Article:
New Delhi: The Internet and Mobile Association of India (IAMAI) announced Thursday the adoption of an ‘Implementation Toolkit’ for major video streaming platforms such as Netflix, Amazon Prime and Disney+ Hotstar.
The ‘toolkit’ will help the platforms put into practice the Universal Self-Regulation Code signed by 17 streaming players in September last year.
The new document also addresses certain issues flagged by the government in the code, such as the lack of independent third-party monitoring and clarity on what comprises prohibited content.
Amit Goenka, chair of IAMAI’s Digital Entertainment Committee, said in a statement issued by the body that the toolkit amplifies all the critical points in the streaming platforms’ self-regulation code and aims to address the feedback received from the Ministry of Information and Broadcasting, particularly on strengthening the grievance redressal mechanism.
“It further sets out clear tent poles that the OCCPs (Online Curated Content Providers) need to undertake to achieve a common goal of entertaining millions of Indians responsibly,” he added.
The toolkit came into effect from 10 February. The I&B ministry, which now oversees all online platforms, is also set to come out with a separate set of broad guidelines for the content.
What is an ‘implementation toolkit’?
The streaming platforms that have signed the Universal Self-Regulation Code are ZEE5, Viacom 18 (Voot), Disney+ Hotstar, Amazon Prime Video, Netflix, SonyLiv, MX Player, Jio Cinema, Eros Now, Alt Balaji, Arre, HoiChoi, Hungama, Shemaroo, Discovery Plus, Aha and Lionsgate Play.
There are nearly 40 video streaming platforms that currently operate in India.
The IAMAI statement said the new document will assist these signatories in making a seamless transition to self-regulation, and guide them on the relevant laws of the land, which will be adhered to by the signatories with respect to content.
It will also guide them on fair and transparent functioning of the grievance redressal mechanism, with a provision to escalate the matter to an advisory panel featuring independent members; and on holding training programmes for creative and legal teams of OCCPs to enhance the knowledge and nuances of laws that govern content.
The toolkit will also guide them on holding awareness programmes for consumers to help increase the understanding and use of age rating, content description and parental controls, and in implementing a detailed audit and compliance mechanism.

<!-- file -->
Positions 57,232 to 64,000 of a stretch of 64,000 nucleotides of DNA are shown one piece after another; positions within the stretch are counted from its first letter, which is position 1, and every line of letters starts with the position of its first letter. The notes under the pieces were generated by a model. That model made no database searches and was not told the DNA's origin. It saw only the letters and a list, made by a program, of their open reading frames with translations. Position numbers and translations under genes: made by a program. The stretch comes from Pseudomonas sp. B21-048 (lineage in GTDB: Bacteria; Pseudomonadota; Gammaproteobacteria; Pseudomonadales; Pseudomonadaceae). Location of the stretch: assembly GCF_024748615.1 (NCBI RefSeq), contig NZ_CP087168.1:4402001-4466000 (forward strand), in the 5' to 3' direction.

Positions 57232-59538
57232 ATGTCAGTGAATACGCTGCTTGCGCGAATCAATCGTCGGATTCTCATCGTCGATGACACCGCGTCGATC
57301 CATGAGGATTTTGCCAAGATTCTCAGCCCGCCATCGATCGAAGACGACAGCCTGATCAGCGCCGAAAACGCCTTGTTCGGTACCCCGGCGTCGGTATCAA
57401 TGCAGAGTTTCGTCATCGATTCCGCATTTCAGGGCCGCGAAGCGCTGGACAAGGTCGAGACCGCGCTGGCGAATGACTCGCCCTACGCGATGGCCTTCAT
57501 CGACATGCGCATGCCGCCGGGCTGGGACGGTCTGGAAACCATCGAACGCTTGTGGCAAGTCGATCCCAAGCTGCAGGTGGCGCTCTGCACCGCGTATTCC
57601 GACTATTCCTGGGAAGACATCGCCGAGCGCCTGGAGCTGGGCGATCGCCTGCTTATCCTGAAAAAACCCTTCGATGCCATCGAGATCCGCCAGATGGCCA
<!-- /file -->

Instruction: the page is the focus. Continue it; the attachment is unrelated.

Provisions in the new document
The toolkit specifically lists the applicable laws of the land and the relevant provisions that the platforms will have to adhere to for content. This includes relevant sections of the Information Technology Act, the Indian Penal Code and the Indecent Representation of Women (Prohibition) Act, 1986, among others.
On the crucial grievance redressal mechanism, it mandates that the signatories set up a two-tier structure comprising an internal committee and an advisory panel.
Any complaint over content streamed by the platforms will first come to the internal committee composed of company representatives.
If the complainant is not satisfied with the decision of the internal committee and wishes to escalate the complaint, it will go to the advisory panel.
The government had objected to an earlier provision that called for this panel to largely consist of company representatives. The toolkit amends the provision, saying the panel will contain an equal number of independent members and company representatives. The chairperson of the panel, an independent member, will have the casting vote if a tie-breaker is needed.
The toolkit also provides for creating an IAMAI secretariat that will, among other things, review the signatories’ compliance with the provisions of the code.
It also states that the IAMAI will engage in consumer awareness campaigns on media and engage with parent associations and schools on the availability of safety measures for protecting children’s interest.
Some internet rights experts sceptical
Apar Gupta, executive director of the Internet Freedom Foundation, an NGO working in the realm of digital rights advocacy, is among the experts in this domain who are unimpressed with the toolkit. He called it the outcome of the controversies and legal threats faced by online video streaming platforms.
“It is an outcome of placating a growing intolerance which, unfortunately, has also been supported by registration of criminal cases and statements by senior public officials and politicians,” Gupta told ThePrint.
Gupta said it is unfortunate that the toolkit largely mimics the censorship practices in the television and broadcast sector.
“This will impact the diversity of original content being produced in India. At the same time, it will over time cede greater space to self-censorship and government control. These trends are clear in broadcast television programming,” he added.